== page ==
© National Portrait Gallery, London
The Ever-Open Door (Edward Henry Carson, 1st Baron Carson; Augustine Birrell)
by Bernard Partridge
pen and ink on artists' board, 1913
14 1/4 x 10 1/2 in. (362 mm x 268 mm)
Given by the Art Fund, 1949
The Suffragette, Emily Davison dies after stepping out in front of the King's horse as a protest at the Epsom Derby. In the same year the Liberal government passed the Cat and Mouse Act allowing them to release and re-arrest Suffragettes who went on hunger strike while in prison. Davidson, herself, had been on hunger strike and was force-fed while detained at Holloway Prison.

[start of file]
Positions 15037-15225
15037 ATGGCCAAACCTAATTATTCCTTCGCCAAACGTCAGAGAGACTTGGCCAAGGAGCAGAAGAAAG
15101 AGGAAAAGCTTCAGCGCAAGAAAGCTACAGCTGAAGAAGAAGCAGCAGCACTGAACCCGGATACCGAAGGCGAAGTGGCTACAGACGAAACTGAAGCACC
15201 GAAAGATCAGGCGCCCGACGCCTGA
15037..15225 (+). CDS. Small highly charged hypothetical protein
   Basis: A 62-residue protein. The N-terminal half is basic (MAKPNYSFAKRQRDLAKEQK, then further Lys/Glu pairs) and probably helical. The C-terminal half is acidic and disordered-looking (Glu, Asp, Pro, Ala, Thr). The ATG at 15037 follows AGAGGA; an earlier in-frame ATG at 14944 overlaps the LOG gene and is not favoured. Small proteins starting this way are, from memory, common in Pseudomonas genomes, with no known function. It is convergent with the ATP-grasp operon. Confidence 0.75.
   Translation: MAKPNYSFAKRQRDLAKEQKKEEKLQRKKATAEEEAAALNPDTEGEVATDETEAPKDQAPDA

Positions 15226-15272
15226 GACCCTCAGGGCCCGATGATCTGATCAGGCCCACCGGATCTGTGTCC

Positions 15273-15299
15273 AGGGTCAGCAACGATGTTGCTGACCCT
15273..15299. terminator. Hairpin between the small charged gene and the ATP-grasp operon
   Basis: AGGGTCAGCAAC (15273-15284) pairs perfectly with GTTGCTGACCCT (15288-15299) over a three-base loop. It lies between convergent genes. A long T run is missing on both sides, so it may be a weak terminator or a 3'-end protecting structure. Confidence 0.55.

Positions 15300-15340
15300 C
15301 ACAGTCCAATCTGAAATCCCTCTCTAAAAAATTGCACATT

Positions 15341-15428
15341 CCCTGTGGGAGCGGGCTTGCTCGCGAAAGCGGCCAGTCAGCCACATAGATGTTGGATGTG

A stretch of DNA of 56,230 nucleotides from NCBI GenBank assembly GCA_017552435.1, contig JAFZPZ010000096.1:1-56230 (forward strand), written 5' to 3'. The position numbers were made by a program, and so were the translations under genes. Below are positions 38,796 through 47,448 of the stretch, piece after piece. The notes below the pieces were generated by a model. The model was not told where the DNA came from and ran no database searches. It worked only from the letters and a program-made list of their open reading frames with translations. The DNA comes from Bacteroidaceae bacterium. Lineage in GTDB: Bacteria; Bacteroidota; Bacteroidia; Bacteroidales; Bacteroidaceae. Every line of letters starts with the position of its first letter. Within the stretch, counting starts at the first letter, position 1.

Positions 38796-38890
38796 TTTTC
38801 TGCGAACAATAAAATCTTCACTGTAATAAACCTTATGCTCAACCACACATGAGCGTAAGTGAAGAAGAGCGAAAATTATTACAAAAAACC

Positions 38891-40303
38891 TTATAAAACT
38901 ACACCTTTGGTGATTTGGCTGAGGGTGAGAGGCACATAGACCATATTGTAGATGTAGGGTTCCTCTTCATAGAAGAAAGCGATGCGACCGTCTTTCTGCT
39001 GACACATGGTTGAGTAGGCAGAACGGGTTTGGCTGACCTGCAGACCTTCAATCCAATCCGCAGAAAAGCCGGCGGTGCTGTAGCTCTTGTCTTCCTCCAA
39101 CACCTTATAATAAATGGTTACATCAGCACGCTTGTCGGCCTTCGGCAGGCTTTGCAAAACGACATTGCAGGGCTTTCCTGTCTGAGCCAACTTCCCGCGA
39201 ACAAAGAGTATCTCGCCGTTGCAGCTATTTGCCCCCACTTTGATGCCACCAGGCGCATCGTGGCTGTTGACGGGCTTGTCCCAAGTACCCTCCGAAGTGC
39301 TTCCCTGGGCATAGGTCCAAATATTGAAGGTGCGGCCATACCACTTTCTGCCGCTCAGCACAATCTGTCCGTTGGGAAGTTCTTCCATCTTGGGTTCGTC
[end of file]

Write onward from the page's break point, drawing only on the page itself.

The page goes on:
Art and science
Stravinsky's ballet The Rite of Spring
comes to London following its premier at the Théâtre des Champs-Élysées in Paris. Audiences were shocked by Stravinsky's rhythmic and dissonant musical score and by the violent jerky dancing of Sergei Diaghilev's Ballets Russes, which were intended to represent pagan ritual.
Henry Ford introduces the assembly line at the Ford Motor Company, rapidly increasing the rate at which the famous Model T
could be manufactured, leading to massive growth in the motorcar industry and demonstrating to other industries the efficiency of mass production.